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Steigerwald: Pitt-Penn St. One of the Great Rivalries in Sports History



There is no better indicator of the stupidity that is college football than the Pitt-Penn State rivalry.

For 16 years after the rivalry stopped in 2000 fans were told that it’s no longer a big deal that one of the best rivalries in American sports no longer exists.

Then one year ago, on September 4, 2016, Pitt beat Penn State in a spectacularly exciting game in front of 69,983 people at Heinz Field. It is the biggest crowd for any game or sports event played in Pittsburgh – a place were some pretty good teams played some pretty big games in the last 50 or 60 years.

There is no good excuse for Pitt and Penn State not to play every year and when the two athletic departments try to come up with one they insult everybody’s intelligence.

I’m old and I remember when Pitt playing Penn State was just another game. I think the West Virginia rivalry–the end of which is another example of college football’s stupidity–was more intense.

You would have to have lived through Pitt football in the mid-60s to get an appreciation for just how bad it was, so, there were no big Pitt games to get excited about, Penn State or otherwise.

The big football discussions in Pittsburgh back then were about who was worse, Pitt or the Steelers.

And it was close.

Pitt went 1-9 in 1966, 1967 and 1968. Then it was 3-8 in 1971 and 1-10 in 1972.

The Steelers had two winning seasons in the ‘60s and hired Chuck Noll in 1969 and then went 1-13.

That was Pittsburgh football when I was in college.

Pittsburgh didn’t become a football town until the mid-70s when the Steelers started winning Super Bowls and that’s when Pitt hired Johnny Majors to turn the football program around.

So, people who experienced a big Pitt-Penn State rivalry before Majors showed up are either a lot older than I am or dead.

And unless you lived it, you have no idea how great it was from the mid-70s through the mid-80s.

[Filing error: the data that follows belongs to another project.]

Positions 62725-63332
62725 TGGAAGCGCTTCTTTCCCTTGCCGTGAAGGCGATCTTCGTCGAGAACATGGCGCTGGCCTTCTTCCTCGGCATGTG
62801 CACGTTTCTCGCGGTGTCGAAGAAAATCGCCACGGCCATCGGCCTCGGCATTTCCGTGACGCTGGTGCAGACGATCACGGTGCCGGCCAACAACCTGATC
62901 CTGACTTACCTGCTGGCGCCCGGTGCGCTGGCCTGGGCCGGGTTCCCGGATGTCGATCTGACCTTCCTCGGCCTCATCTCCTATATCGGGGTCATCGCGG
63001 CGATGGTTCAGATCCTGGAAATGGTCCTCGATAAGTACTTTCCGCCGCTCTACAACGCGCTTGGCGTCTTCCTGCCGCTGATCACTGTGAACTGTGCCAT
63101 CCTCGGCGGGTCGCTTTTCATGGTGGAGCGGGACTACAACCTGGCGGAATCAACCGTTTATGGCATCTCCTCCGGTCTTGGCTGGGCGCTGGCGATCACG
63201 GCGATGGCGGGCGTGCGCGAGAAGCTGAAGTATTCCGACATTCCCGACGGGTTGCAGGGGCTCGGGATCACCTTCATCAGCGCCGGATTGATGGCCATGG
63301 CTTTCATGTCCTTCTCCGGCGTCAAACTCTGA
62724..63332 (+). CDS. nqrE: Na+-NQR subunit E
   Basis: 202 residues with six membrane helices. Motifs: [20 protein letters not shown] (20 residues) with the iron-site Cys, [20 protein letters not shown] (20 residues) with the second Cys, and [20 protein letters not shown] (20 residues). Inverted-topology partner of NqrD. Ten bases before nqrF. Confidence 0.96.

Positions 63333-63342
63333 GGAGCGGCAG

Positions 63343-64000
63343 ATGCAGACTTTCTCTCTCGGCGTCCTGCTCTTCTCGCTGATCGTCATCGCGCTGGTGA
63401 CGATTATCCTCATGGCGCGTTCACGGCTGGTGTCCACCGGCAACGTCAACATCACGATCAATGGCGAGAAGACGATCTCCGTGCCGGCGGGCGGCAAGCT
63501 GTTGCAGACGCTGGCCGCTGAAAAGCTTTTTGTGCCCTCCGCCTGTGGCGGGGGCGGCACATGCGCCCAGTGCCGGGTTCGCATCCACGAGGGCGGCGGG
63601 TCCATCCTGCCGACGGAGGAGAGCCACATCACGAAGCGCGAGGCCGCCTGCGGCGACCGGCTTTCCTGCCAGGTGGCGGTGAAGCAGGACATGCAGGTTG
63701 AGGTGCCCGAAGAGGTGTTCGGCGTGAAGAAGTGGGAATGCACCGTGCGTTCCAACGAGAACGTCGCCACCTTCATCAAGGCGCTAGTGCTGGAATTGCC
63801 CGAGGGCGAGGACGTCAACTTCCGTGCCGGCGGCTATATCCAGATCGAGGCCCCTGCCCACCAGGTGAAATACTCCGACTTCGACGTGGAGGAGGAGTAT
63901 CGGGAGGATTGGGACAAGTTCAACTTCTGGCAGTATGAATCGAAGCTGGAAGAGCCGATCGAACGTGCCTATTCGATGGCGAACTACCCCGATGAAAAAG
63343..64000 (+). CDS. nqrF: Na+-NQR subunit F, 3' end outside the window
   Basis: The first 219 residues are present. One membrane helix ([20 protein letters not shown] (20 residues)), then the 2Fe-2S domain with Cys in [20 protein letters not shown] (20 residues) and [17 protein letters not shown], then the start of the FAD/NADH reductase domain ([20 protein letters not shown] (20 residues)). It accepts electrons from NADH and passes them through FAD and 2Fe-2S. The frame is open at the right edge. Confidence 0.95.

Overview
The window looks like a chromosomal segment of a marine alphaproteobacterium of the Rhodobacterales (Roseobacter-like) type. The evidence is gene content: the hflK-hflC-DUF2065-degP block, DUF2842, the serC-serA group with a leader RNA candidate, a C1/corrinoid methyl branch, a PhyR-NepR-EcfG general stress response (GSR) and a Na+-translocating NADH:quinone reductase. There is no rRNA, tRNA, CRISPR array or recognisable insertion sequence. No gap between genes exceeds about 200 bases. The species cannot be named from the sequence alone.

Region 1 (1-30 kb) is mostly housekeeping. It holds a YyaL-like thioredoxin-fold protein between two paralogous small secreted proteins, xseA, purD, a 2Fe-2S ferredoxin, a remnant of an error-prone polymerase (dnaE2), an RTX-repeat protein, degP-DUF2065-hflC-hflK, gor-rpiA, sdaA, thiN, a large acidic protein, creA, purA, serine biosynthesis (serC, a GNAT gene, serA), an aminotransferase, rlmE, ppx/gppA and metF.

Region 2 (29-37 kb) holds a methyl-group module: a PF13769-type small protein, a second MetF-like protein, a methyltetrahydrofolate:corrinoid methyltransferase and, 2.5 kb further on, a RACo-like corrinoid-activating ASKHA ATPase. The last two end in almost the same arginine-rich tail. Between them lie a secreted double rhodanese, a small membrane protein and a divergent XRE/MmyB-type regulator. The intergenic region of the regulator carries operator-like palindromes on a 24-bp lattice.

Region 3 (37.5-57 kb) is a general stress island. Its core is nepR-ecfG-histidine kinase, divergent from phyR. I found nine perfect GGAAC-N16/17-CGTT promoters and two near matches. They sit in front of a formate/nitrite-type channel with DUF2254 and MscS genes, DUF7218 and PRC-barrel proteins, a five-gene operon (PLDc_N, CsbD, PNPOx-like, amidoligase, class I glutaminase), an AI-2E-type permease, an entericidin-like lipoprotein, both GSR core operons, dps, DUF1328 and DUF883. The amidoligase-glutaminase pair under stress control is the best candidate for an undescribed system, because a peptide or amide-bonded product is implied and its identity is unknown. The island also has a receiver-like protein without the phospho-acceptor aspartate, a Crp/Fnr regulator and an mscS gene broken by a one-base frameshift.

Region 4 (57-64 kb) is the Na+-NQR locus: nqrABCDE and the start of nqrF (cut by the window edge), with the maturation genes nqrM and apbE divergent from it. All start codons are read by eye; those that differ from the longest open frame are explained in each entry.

Pitt-Penn State week knocked the Super Steelers off the front pages and the talk shows. The game was one of the two highest rated games on ABC every year. And, unlike now when you have 25 or 30 games to choose from on a Saturday, when Pitt played Penn State the night after Thanksgiving at Three Rivers Stadium in 1976, it was the only college football game the country could watch.

It was tied 7-7 at the half and Majors moved Tony Dorsett from tailback to fullback. Pitt won 24-7.

I started covering Pitt-Penn State in 1977 and it, along with Pitt-Duquesne basketball games were in my top three or four favorite assignments every year.

Always around Thanksgiving and at least one of the teams was ranked in the top five–sometimes both were.

My favorite game was 1983. Maybe because I called the game on the radio along with Myron Cope. I don’t remember why, but WTAE-TV televised it locally with Bill Hillgrove on play-by-play.

Pitt was 8-2, Penn State was 7-4.

Pitt Stadium was packed.

Bill Wallace made a great catch in the end zone on John Congemi’s pass to give Pitt a 24-21 lead with 1:15 left.

Penn State drove into Pitt territory close to field goal range. The scoreboard clock didn’t reset after a penalty and showed only a few seconds left but the players and coaches knew there was more time.

After Penn State ran a play and the clock went to zero, fans rushed on to the field thinking Pitt had won.

The field was cleared and Penn State kicked a 29-yard field goal for a 24-24 tie.

I think Myron gave it a double yoi.

Pitt accepted a bid to play Ohio State in the Fiesta Bowl after the game. Penn State accepted a bid to play Washington in the Aloha Bowl.

There just was nothing better in sports than the Pitt-Penn State football rivalry during that time.

You think Steelers fans and Ravens fans hate each other?

Multiply that by at least 10 and you’ll get a feel for what it was like for Pitt and Penn State fans.

A lot of things have happened to the two programs since they stopped playing each other in 2000 and Penn State fans like to dismiss the rivalry and say they don’t need it.

Only someone who didn’t live through one of the greatest rivalries in football history would say that.

And the only explanation for all those Saturdays since 2000 when Pitt would be playing an Ohio U and Penn State would be playing an Akron instead of the two teams playing each other is world class, historical, unnecessary stupidity.

Sandy Schall, Coldwell Banker
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